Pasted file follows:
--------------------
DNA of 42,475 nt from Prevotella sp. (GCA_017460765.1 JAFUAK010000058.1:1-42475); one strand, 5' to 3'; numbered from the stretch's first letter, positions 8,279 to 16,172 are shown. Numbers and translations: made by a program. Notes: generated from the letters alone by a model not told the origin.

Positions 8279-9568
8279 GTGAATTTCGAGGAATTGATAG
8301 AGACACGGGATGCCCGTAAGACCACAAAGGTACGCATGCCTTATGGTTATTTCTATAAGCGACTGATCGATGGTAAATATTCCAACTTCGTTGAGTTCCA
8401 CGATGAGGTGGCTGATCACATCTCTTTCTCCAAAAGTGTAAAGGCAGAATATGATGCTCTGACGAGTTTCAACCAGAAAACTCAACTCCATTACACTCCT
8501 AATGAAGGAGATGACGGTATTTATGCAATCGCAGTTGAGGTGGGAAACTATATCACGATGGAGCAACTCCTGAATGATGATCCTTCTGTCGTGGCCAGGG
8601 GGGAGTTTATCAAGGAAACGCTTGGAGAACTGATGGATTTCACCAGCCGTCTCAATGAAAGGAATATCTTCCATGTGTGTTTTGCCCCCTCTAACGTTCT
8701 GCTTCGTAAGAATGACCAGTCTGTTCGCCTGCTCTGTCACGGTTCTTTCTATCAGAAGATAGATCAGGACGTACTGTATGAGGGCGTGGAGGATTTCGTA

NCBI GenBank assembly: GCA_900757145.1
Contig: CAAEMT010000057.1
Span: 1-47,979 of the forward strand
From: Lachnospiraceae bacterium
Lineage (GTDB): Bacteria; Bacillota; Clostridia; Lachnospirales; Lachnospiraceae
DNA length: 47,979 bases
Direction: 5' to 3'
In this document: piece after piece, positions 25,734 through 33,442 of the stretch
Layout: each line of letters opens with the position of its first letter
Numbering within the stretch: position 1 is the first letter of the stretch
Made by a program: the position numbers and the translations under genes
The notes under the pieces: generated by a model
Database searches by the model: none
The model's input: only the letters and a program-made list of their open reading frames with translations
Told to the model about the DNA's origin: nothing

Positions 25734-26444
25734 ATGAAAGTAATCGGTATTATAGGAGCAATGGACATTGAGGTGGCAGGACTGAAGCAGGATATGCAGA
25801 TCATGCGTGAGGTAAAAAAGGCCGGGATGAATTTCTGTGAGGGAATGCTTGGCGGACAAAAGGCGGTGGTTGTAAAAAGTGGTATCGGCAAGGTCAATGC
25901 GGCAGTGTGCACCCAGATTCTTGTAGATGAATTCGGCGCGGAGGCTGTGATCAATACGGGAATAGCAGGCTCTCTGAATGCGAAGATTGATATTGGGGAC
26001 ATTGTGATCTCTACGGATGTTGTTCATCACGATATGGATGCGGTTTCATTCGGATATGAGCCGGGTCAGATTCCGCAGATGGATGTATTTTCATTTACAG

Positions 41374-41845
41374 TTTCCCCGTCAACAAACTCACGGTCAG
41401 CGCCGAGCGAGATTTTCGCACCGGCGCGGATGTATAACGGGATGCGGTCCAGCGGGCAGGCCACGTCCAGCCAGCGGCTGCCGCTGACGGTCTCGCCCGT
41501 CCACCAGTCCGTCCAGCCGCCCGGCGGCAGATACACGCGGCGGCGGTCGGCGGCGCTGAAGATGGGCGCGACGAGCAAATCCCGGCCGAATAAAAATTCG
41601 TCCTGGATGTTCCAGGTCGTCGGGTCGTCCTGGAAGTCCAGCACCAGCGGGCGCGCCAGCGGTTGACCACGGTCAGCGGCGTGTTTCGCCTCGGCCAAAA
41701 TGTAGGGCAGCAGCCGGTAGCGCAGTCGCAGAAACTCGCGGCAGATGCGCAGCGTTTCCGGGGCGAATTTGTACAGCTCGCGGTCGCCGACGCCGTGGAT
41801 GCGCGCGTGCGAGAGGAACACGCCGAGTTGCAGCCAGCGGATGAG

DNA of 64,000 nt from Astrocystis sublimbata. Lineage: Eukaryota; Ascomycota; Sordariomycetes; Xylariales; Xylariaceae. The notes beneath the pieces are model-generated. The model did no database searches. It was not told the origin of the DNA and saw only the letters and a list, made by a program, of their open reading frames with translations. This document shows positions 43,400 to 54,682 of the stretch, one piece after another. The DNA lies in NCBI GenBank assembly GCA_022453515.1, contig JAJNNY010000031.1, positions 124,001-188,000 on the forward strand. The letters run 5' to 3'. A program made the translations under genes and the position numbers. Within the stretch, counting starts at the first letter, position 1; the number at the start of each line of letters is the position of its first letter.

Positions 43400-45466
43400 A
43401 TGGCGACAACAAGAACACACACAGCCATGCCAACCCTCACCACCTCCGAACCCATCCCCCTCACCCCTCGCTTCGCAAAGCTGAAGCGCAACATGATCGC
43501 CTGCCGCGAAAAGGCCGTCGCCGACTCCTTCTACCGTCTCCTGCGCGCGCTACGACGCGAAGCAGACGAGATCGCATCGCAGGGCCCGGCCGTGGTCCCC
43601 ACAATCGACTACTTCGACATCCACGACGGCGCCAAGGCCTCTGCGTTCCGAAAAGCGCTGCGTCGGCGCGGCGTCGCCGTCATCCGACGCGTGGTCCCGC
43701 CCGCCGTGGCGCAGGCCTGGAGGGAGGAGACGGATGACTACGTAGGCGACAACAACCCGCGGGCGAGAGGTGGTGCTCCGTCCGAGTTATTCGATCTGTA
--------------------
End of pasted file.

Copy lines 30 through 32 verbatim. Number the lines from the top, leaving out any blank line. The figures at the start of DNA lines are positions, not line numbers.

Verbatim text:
41374 TTTCCCCGTCAACAAACTCACGGTCAG
41401 CGCCGAGCGAGATTTTCGCACCGGCGCGGATGTATAACGGGATGCGGTCCAGCGGGCAGGCCACGTCCAGCCAGCGGCTGCCGCTGACGGTCTCGCCCGT
41501 CCACCAGTCCGTCCAGCCGCCCGGCGGCAGATACACGCGGCGGCGGTCGGCGGCGCTGAAGATGGGCGCGACGAGCAAATCCCGGCCGAATAAAAATTCG